Moy Park has had many owners in its 74-year history

More than 6,400 employees of its 12,000 global workforce are based in the North

For Moy Park’s management team led by Janet McCollum, and its workforce,  it has been an unsettling few months, with Brexit issues also casting uncertainties about the future

For Moy Park’s management team led by Janet McCollum, and its workforce, it has been an unsettling few months, with Brexit issues also casting uncertainties about the future

 

Moy Park has grown from humble beginnings on a small farm in Co Tyrone more than 74 years ago to become one of Europe’s largest poultry producers, processing on average 5.7 million birds each week.

It initially began life as a typical farm business selling potatoes, milk and eggs locally until the arrival of supermarkets in the 1950s created an appetite for a certain product – frozen chickens.

In March 1961 it set up a new subsidiary – Moy Park Limited – which would concentrate solely on chicken processing, and that proved to be the beginning of what would one day become a billion-pound-a-year business.

Before that, however, there have been more than a couple of different incarnations of the Moy Park that has become one of the top 10 food companies in the UK and has an estimated 35 million chickens on its books at any one time.

At one stage the business was acquired by a former British textiles giant, Courtaulds plc, who in turn sold it to a local management buyout team in 1984.

This team created the company that Moy Park has become today. Headquartered in Craigavon, it is one of Europe’s biggest poultry producers, employing in the region of 12,000 people across 13 processing sites, including in the North and South of the island.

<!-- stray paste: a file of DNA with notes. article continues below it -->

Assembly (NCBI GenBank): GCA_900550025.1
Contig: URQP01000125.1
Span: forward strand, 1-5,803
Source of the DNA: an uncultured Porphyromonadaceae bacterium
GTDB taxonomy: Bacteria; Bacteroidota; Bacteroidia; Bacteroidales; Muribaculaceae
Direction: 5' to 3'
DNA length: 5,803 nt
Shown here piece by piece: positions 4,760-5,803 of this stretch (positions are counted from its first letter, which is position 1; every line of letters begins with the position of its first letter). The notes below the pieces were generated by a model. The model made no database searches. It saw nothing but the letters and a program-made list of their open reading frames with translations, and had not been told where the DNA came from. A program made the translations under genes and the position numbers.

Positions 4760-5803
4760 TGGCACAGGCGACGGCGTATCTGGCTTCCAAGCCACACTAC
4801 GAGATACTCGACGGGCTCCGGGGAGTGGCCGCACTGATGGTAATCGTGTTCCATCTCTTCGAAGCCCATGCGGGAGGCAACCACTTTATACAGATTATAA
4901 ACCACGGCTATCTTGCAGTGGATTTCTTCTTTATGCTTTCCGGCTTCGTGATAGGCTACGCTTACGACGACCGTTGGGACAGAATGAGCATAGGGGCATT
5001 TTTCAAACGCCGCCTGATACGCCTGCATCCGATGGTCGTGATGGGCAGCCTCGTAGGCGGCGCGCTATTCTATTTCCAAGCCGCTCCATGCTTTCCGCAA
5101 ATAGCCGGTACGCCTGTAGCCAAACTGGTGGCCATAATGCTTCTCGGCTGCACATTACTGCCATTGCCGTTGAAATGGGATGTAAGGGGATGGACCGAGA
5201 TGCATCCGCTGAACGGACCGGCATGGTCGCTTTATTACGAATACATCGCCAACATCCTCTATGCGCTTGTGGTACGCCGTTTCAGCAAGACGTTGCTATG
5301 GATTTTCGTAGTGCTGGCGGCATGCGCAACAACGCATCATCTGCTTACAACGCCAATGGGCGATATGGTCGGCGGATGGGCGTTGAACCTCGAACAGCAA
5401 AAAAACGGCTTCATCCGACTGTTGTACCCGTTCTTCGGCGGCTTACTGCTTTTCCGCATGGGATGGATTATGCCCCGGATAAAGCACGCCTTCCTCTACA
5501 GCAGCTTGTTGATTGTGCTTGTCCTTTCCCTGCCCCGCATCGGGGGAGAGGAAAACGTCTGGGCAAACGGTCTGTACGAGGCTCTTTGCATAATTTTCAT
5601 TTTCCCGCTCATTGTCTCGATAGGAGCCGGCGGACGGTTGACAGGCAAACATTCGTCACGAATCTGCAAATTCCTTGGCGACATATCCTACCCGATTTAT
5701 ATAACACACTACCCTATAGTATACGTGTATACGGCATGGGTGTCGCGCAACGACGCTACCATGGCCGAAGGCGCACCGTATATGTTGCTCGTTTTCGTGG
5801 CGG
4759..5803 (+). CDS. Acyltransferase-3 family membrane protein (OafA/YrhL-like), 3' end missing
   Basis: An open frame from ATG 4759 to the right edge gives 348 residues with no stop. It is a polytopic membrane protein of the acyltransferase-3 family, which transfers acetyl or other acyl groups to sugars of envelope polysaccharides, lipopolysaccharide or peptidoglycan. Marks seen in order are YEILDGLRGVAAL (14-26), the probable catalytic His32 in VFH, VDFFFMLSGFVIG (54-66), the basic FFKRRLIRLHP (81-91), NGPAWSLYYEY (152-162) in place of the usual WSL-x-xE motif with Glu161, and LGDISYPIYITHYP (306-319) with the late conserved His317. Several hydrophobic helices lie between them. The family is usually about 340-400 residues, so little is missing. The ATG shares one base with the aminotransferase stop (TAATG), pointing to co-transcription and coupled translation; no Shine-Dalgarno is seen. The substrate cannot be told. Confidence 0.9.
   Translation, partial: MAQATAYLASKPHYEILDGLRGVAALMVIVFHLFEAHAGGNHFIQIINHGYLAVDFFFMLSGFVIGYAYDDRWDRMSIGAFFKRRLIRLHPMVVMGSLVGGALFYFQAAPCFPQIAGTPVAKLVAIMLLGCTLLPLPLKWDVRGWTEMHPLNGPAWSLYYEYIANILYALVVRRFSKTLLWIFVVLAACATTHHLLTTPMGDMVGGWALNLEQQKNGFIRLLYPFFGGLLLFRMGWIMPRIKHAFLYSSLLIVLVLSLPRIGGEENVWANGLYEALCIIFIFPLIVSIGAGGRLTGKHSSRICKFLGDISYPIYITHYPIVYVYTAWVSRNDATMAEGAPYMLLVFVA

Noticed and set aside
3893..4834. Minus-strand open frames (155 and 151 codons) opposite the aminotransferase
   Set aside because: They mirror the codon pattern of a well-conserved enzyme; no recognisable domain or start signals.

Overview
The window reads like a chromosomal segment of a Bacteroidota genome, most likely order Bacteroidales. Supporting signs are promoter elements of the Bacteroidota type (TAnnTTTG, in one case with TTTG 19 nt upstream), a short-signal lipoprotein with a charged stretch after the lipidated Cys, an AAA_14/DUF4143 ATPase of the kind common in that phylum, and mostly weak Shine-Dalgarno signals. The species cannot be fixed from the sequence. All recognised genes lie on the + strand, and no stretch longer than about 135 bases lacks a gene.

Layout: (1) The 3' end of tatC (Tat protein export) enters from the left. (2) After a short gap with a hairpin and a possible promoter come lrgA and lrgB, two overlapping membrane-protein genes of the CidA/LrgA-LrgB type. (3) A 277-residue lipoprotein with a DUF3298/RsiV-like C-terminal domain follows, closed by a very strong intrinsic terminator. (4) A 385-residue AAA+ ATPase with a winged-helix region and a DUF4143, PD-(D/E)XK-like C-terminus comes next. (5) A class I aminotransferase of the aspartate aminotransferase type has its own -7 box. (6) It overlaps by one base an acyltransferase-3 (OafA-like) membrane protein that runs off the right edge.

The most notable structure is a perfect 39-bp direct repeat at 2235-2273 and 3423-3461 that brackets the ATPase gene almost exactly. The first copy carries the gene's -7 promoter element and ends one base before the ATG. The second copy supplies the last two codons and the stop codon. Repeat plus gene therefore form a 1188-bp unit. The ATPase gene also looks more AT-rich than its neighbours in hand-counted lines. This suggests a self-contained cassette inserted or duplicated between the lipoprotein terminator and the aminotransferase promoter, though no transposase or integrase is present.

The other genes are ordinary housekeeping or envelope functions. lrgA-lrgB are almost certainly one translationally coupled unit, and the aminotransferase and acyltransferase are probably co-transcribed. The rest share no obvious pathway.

In Northern Ireland alone it employs more than 6,400 people and is the North’s largest private sector business .

The reassurance from its new owners, Colorado-based Pilgrim’s Pride corporation, that it is committed to keeping Moy Park in the North following its $1.3 billion purchase will be warmly welcomed.

Pilgrim’s has said it “believes in the importance of its local business model and is committed to its team members across its global operations”.

“Moy Park will remain headquartered in Craigavon, Northern Ireland. The Moy Park management team, led by Janet McCollum, will continue to lead the business, and the rest of the Moy Park employee base will remain in place,” Pilgrim’s stated.

Operations

This will not be the first time that Moy Park has been owned by an American corporation. It was previously part of the Chicago-based OSI group from 1996 to 2008 and had a very good relationship with its US parent.

OSI sold the Northern Ireland group on to its first Brazilian owner, Marfrig, in 2008 for $400 million in cash and a further $280 million in shares.

Thanks to Marfrig Moy Park enjoyed a starring role in the 2014 FIFA World Cup as an official sponsor.

But two years ago, while struggling to escape a $5 billion debt burden, Marfrig decided to sell Moy Park to a rival Brazilian firm, JBS, for $1.5 billion.

In August JBS confirmed that Moy Park was going back on the market again as part of a major divestment programme by the Brazilian meat packer.

For Moy Park’s workforce it has been an unsettling few months, with Brexit issues also casting uncertainties about the future.

But Ms McCollum is confident that Moy Park’s new owner represents a “positive development” and offers the opportunity to “accelerate our growth plans”.

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